John McDonnell has come under fire from a Labour MP today after reports the Shadow Chancellor had come out in favour of scrapping the system the party uses to vet new members.
McDonnell reportedly told a Momentum meeting, held on Monday, that he would “like to scrap the compliance unit altogether” and that the NEC is looking at the situation – in a move backbencher John Woodcock has condemned as “sickeningly irresponsible”.
However, an NEC source told LabourList that the idea was a non-starter and that no proposal has been made.
“There is no way the NEC would vote to abolish the compliance unit”, the source said. A recent proposal to the executive committee which suggested moving power from the National Policy Forum to the NEC, titled ‘Taking Control of the Party’, did not raise the possibility of abolishing the compliance unit.
At the meeting in Barnet, north London, McDonnell said he wanted to see a system whereby “people are automatically accepted for membership”.
“There’s a compliance unit. The NEC of the Labour Party are looking at the whole exercise — how we can move away from this regime that expels people, prevents people joining,” he told attendees, according to The Times.
“I have been speaking out against expulsions and talking to NEC members. That review will go on. My view is I’d like to scrap the compliance unit altogether and get back to the situation where people are automatically accepted for membership, unless there is a significant issue that comes up.”
In a series of Tweets today, Woodcock said that the lack of a compliance unit would have meant paedophile campaigner Tom O’Carroll could have retained his membership, and accused McDonnell of appearing to “care more about twisting the Labour Party so it can become the play thing of his dodgy mates who’ve always hated Labour.”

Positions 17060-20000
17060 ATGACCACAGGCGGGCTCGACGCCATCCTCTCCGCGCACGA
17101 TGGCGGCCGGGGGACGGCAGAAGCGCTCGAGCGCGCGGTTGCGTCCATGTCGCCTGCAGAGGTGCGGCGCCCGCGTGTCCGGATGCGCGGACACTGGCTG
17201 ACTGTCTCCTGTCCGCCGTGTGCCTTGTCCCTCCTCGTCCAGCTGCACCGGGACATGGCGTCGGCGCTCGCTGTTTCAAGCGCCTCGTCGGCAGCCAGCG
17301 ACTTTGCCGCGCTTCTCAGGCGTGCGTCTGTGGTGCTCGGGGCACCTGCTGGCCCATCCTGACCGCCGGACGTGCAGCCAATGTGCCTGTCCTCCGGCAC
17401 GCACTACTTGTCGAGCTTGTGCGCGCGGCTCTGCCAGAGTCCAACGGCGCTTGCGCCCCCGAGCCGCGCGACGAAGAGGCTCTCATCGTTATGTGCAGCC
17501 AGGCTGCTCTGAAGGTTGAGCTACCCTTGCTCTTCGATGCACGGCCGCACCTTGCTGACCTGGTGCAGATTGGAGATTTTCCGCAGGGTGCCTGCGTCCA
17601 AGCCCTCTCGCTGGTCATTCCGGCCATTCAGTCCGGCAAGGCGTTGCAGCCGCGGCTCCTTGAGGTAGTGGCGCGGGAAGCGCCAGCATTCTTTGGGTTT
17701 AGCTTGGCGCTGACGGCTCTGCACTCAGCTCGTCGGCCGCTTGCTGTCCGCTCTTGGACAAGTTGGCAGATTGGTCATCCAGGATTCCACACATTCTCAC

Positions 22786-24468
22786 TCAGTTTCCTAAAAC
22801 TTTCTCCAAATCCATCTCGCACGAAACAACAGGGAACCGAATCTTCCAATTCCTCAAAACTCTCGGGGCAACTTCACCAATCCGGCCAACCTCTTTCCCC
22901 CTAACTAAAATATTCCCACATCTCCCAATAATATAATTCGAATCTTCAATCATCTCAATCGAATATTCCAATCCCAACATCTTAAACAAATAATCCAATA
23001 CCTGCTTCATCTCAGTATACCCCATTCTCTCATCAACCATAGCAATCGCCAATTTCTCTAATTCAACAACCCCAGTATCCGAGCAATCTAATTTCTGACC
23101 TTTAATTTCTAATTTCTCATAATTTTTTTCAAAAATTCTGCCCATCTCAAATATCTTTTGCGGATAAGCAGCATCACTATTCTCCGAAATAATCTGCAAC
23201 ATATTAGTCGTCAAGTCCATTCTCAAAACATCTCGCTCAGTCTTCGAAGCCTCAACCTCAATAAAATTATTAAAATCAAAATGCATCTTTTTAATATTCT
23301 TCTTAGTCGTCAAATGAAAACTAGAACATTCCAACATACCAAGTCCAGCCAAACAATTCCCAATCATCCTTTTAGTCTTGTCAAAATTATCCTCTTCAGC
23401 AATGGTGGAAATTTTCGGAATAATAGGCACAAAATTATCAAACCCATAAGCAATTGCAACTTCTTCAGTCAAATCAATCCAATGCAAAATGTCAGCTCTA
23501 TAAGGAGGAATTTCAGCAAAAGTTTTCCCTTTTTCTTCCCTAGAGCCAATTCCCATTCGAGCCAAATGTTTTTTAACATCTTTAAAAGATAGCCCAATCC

This is sickeningly irresponsible. Without the compliance unit we wouldn't have kicked out paedophile Tom O'Carroll https://t.co/OLsmvIcnH7
— John Woodcock (@JZWoodcock) February 25, 2016
Labour’s rules around membership have been under scrutiny since last year’s leadership contest, when the scale of influx of new supporters caused difficulties in the vetting process, amid concerns of infiltration and unfair expulsions. Around 3,000 people were blocked from voting because they were deemed not to share the party’s values.
Last week a member of Momentum’s national steering committee, Jill Mountford, was expelled from Labour due to her work with the Alliance for Workers’ Liberty (AWL) group. While Labour does not have a list of proscribed groups, the AWL’s self-description as “Trotskyist” contravenes Labour’s aims and values.
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